Impact of subsidy removals. Subsidies help reduce costs of production which, in turn, lead to lower prices and increased consumer surplus. However, if used over the long-term subsidies can create large opportunity costs, encourage producer inefficiency and distort price signals. Consumers become accustomed to the artificially low prices, so when subsidies are removed they are likely to react negatively to the sudden price surge, as they have previously done in Iran.

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Adam Dean's curator insight, April 25, 2014 5:54 AM

1.3 Impact of subsidy removals. Subsidies help reduce costs of production which, in turn, lead to lower prices and increased consumer surplus. However, if used over the long-term subsidies can create large opportunity costs, encourage producer inefficiency and distort price signals. Consumers become accustomed to the artificially low prices, so when subsidies are removed they are likely to react negatively to the sudden price surge, as they have previously done in Iran.

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A level

A level | F581 Markets in Action | Scoop.it
There are many rumours about subjects being regarded as ‘hard’ or ‘soft’ and different people will have differing opinions on the matter. In general, subjects referred to as being ‘hard’...
Adam Dean's insight:

Great blog covering all OCR Economics modules - bookmark this site.

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Vitamins are a waste of money, say scientists - Telegraph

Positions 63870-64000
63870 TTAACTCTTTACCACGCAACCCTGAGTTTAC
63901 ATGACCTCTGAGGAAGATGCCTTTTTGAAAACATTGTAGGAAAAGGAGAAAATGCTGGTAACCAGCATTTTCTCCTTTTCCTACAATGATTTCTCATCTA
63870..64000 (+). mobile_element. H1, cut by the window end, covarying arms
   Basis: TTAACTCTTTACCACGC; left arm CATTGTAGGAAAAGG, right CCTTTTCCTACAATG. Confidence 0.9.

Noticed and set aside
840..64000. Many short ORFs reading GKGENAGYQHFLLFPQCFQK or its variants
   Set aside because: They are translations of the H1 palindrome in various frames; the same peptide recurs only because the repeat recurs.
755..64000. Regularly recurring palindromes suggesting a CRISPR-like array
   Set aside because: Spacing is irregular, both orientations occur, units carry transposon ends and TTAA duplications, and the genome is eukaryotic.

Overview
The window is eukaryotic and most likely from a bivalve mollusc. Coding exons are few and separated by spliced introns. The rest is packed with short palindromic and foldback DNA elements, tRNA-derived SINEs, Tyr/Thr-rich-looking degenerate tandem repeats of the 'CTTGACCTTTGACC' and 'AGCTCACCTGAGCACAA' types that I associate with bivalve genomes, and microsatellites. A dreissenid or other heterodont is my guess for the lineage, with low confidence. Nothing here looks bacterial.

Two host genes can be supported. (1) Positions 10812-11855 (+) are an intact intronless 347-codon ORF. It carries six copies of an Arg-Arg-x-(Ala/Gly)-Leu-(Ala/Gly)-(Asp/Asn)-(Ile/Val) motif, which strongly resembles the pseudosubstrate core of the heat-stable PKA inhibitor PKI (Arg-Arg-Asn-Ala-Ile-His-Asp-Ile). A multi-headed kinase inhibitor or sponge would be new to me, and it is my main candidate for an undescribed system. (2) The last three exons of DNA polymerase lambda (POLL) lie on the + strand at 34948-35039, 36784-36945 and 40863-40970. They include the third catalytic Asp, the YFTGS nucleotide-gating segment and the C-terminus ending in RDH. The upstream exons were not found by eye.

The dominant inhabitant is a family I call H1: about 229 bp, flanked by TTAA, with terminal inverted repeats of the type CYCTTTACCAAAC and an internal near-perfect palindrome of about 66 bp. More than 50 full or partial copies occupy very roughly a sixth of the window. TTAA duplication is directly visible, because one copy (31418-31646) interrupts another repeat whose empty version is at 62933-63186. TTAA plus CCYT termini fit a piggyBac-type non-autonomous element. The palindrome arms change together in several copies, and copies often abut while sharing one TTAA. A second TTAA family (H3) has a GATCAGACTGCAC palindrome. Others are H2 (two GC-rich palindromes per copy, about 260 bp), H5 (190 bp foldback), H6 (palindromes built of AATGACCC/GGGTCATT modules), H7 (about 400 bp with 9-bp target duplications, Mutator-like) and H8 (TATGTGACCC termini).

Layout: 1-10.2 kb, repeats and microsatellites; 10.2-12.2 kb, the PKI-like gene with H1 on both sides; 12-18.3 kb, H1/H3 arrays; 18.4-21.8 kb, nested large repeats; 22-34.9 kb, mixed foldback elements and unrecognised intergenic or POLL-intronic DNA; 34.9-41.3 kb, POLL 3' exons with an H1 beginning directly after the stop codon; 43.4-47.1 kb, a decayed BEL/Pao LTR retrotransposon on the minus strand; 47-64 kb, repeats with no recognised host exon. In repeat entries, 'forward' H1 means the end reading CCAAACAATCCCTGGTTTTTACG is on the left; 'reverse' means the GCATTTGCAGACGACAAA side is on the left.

Vitamins are a waste of money, say scientists - Telegraph | F581 Markets in Action | Scoop.it
Researchers warned people to stay clear of supplements, which are taken by one in three people in Britain
Adam Dean's insight:

Information failure. Multivitamins - a waste of money.

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Big changes for renewable subsidies

Big changes for renewable subsidies | F581 Markets in Action | Scoop.it
Adam Dean's insight:

Government intervention in the renewable energy market. Minimum (strike) prices for onshore wind and solar cut - price now closer to market equilibirum. Minimum price for offshore wind increased to encourage investment. 

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Drinks tax 'would reduce obesity'

Drinks tax 'would reduce obesity' | F581 Markets in Action | Scoop.it
Adam Dean's insight:

Market failure - sugary drinks tax, an effective meausure? Or will it go the same way as the Danish fat tax?

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SSE: Energy company behind price rise makes £1,500 profit a minute | Left Foot Forward

SSE: Energy company behind price rise makes £1,500 profit a minute | Left Foot Forward | F581 Markets in Action | Scoop.it
Energy company SSE has announced this morning that it is to raise electricity and gas prices by an average of 8.2 per cent from 15 November.
Adam Dean's insight:

The Fat Cats are back in the headlines. Exploiting the oligopolstic market structure and price inelastic nature of demand, prices of energy look to soar whilst senior executive heads in the same direction.

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Adam Dean's curator insight, October 10, 2013 6:51 AM

The Fat Cats are back in the headlines. Exploiting the oligopolstic market structure and price inelastic nature of demand, prices of energy look to soar whilst senior executive heads in the same direction.